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Dreams of a Lesser God

Dreams Of A Lesser God, Nathan Childers, 1998, Varinoma Press, San Luis Obispo, California


They dream of a lesser God. They redefine His words and carve and scrape at His image to reshape it to their desires and all the time God is still there.
- William "Bull" Morris

I do not understand this book, the more so in that it is transparently simple; if the author were any one else I would have already understood the book.

The story is straightforward and is told in simple, unaffected prose. A young priest, Juan Jesus, goes to Central America, becomes involved with the reform movement, meets a young woman, and leaves the priesthood to marry her. They have a child, a boy born in a manger (yes). The story ends necessarily when the boy is about six - necessarily because the viewpoint 'character' is the priest's dog.

The choice of viewpoint is the only noticeably unusual feature of the novel and even that is unobtrusive and is never made explicit. Indeed, it was not until I was most of the way through the book that I realized that the only events reported were those in which the dog was present. I had been surprised by the emphasis on aromas, something unusual for Childers. The dog, by the way, is an ordinary dog and is not noticeably backward.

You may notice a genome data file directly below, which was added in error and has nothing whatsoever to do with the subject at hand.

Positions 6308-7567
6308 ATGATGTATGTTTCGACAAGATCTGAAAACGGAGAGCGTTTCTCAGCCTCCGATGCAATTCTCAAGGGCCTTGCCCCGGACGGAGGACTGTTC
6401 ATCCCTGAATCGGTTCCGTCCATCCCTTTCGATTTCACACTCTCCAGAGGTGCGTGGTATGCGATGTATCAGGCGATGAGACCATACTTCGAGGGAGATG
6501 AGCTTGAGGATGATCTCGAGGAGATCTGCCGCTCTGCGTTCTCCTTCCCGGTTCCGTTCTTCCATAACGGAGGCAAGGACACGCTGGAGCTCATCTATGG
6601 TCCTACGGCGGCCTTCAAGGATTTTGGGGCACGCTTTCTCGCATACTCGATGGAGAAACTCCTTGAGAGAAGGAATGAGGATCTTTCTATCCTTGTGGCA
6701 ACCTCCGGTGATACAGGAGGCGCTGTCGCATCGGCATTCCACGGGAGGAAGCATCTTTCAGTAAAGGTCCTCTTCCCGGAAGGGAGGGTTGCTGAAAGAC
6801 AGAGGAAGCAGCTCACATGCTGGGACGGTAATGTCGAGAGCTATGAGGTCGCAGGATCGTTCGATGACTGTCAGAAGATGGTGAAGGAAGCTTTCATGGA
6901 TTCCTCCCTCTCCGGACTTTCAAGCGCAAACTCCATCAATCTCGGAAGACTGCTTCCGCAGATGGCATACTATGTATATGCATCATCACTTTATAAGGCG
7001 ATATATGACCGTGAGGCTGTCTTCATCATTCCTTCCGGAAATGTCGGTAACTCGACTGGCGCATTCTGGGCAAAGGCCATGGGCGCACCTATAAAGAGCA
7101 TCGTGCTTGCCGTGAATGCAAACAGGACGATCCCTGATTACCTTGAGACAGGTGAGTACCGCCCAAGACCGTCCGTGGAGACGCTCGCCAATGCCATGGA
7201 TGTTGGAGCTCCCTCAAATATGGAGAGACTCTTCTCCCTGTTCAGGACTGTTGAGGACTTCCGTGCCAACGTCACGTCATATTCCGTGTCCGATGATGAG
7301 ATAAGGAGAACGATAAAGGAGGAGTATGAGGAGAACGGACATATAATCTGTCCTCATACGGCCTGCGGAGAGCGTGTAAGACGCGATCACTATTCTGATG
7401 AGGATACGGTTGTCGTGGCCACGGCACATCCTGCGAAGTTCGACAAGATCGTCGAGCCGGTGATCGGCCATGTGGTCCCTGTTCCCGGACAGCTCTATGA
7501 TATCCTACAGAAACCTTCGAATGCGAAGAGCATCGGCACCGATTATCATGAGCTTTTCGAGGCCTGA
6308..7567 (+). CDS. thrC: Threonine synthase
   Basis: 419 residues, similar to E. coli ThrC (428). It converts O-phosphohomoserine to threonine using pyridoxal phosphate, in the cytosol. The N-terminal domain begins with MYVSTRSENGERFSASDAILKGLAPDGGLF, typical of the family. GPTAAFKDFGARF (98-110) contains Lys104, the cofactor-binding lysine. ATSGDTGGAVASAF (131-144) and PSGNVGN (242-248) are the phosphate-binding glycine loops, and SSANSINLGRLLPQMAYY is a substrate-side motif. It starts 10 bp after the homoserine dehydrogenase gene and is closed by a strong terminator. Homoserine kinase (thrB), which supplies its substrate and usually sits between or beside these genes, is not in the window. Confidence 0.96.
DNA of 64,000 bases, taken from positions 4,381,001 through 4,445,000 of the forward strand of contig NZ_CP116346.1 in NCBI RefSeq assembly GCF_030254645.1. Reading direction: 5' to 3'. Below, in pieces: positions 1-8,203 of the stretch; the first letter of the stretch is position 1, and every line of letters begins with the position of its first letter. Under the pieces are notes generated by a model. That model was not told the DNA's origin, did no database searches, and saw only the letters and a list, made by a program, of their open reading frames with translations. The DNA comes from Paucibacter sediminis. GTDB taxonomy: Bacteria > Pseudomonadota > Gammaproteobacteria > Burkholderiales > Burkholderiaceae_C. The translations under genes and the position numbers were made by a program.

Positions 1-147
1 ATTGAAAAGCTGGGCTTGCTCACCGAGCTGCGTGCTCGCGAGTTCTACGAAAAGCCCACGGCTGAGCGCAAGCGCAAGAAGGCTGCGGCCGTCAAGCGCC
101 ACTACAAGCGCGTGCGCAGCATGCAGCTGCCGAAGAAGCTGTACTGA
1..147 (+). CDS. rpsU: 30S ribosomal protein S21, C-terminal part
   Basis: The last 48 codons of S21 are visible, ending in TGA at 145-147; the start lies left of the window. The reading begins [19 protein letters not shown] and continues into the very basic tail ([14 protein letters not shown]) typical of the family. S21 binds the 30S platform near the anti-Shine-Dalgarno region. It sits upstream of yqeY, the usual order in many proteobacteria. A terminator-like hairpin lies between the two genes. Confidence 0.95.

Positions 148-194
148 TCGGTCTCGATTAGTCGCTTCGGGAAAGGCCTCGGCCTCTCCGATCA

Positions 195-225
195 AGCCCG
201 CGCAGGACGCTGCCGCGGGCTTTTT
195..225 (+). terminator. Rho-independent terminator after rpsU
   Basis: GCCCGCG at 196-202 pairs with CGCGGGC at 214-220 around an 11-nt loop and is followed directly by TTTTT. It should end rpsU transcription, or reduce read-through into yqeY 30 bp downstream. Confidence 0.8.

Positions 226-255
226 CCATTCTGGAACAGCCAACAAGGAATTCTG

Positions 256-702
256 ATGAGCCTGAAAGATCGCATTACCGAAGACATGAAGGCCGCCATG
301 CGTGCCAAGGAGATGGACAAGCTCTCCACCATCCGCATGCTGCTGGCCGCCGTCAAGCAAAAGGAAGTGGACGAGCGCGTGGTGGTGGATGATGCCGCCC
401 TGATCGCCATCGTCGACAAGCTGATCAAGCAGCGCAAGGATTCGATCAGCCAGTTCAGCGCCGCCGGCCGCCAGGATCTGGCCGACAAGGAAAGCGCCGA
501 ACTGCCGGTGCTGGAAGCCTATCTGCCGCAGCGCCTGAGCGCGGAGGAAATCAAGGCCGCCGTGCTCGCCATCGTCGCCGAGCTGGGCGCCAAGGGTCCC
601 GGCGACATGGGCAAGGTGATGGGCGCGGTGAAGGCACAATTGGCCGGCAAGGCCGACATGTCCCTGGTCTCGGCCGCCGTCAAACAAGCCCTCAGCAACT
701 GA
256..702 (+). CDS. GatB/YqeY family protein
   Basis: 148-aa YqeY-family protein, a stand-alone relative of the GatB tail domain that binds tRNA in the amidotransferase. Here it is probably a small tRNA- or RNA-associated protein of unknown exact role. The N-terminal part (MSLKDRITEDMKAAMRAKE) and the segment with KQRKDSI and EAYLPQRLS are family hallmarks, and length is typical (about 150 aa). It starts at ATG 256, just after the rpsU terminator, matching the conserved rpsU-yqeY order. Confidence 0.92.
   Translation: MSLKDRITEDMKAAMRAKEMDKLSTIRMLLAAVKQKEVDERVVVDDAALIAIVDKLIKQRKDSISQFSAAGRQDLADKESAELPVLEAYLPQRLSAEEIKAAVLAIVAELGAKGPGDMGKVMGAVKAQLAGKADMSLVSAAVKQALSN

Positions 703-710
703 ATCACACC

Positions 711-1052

Why is the book so hard to understand? Principally because there are so many ways that it can be understood. The title is ambiguous - does it refer to the dreams dreamed by a lesser god or does it refer to the dreams people have about a lesser god. Thus one can think of Juan Jesus as the dog's god, a lesser god; on this reading the viewpoint character sees the dreams of his lesser god as they unfold but does not understand them.

Conversely, the story can be read as a search by Juan Jesus and Maria (one understands that the names are not an accident - presumably Maria is Mary Magdalene) for a lesser God, one that will accomodate their desires. This reading is more in line with Morris's famous quotation.

There are many other obvious interpretations possible. None of them are explicit. On a first reading they do not intrude; one is caught up in the story which is quite compelling. One is subliminally aware that there is something going on besides the story. On re-readings the various interpretations pop out; however one has a sense that behind the various readings there is something else that "is still there". One might interpret this as Childers effecting Morris's aphorism; however this too is only an interpretation.

There is one other possible interpretation, a personal one. I had met Dr. Childers at a wine pressing festival and had casually remarked to him that I wished he would write a simple book, one that would be easier to review. The dedication reads, "To Richard Harter, who wanted a simple book." Since reviewers and authors are, in a sense, lesser gods to each other, the entire work may be a sardonic jest at my expense.

Finally, there is another interpretation, which should be obvious...

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